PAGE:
Have you been suffering from chronic or frequent headaches with no apparent cause? After ruling out possibilities like a brain tumor and sinus infection, your doctor may have sent you home with the advice to lower your stress levels and take pain relievers as needed. This is quite common. And your doctor is not wrong—lowering your stress levels and taking over-the-counter pain relievers can help ease chronic headaches. However, you should also consider seeing a physical therapist for your headaches.

How can physical therapy help with headaches?

In many cases, headaches are related to musculoskeletal issues. They can be caused or made worse by stiffness in the neck or shoulders. Sometimes muscle tension or strained ligaments in the base of the head contribute to the pain, too. These issues are more common these days as people spend a lot of time hunched over and looked at screens. Even if you do not feel the strain and tension in your neck, it can put pressure on various nerves and lead to headache pain.

A physical therapist can use tactics to help alleviate muscle tension in the neck, shoulders, and base of the head, thereby alleviating headache pain.

What exercises will a physical therapist have you do?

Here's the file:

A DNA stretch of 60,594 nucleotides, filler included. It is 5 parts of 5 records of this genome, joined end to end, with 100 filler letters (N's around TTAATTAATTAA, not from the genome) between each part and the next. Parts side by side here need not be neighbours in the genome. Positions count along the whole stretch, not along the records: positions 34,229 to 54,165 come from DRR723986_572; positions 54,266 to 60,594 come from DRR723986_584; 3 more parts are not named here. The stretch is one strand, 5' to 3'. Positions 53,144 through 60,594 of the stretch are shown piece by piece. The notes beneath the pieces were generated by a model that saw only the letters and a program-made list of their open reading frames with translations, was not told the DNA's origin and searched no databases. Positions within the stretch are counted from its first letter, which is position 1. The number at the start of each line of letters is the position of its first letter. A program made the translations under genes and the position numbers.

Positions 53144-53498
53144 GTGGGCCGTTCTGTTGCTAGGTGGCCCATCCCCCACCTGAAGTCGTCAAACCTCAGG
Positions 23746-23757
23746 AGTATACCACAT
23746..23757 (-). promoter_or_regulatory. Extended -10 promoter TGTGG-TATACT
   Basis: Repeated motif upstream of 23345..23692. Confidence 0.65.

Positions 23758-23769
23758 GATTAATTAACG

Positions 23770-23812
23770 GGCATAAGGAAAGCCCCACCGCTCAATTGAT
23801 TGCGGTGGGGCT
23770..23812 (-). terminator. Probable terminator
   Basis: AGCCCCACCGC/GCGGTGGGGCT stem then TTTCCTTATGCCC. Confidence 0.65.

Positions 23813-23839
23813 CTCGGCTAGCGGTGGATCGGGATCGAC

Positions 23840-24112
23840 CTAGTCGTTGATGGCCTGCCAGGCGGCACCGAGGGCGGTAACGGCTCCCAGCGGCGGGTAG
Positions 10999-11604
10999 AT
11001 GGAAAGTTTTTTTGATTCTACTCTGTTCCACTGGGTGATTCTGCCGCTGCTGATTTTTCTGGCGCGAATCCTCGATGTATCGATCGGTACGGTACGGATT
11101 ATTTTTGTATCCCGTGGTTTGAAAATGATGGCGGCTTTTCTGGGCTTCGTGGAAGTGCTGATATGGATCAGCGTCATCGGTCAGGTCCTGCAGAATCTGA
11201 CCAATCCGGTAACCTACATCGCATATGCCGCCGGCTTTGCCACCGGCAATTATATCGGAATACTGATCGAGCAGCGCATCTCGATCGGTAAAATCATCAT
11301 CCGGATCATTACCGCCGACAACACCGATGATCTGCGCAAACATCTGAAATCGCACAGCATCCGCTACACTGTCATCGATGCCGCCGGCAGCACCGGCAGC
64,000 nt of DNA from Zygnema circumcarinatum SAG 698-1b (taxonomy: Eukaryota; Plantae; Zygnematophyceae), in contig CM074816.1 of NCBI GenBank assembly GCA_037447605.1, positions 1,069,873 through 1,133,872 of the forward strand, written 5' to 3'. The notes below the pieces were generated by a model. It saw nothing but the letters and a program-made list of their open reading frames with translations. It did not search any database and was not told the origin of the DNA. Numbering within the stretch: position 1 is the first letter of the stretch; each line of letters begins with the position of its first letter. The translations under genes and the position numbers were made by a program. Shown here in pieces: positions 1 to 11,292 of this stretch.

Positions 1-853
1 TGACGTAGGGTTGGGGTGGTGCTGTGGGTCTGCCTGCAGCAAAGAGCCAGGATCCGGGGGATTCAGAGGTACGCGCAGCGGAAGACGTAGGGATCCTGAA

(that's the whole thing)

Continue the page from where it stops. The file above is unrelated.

The exercises used to stretch and strengthen the neck and shoulders are generally pretty simple. Your physical therapist may have you slowly turn your head further and further in one direction as they apply pressure in certain areas. They may have you do various chin raises or shrugs. Often, they will have you practice a certain exercise in their office and then repeat it daily, on your own, at home.

Some of these exercises may give you immediate relief. Others may slowly strengthen certain muscles, helping your headaches to diminish over time.

What other treatments do physical therapists offer for headache relief?

Your physical therapist may also work with you to improve your posture in a way that helps you reduce neck strain and the frequency of your headaches. In more severe cases, they may even have you wear a neck brace for a little while; this prohibits you from turning your head in ways that might aggravate already sore neck muscles. They may also recommend heating pads or cold therapy to use on your neck and shoulders on a regular basis before a headache develops.

Your first stop regarding headaches should be your doctor's office. However, if the doctor rules out any serious causes, turn to a physical therapist. Many headaches are muscular in nature, and that's a physical therapist's specialty.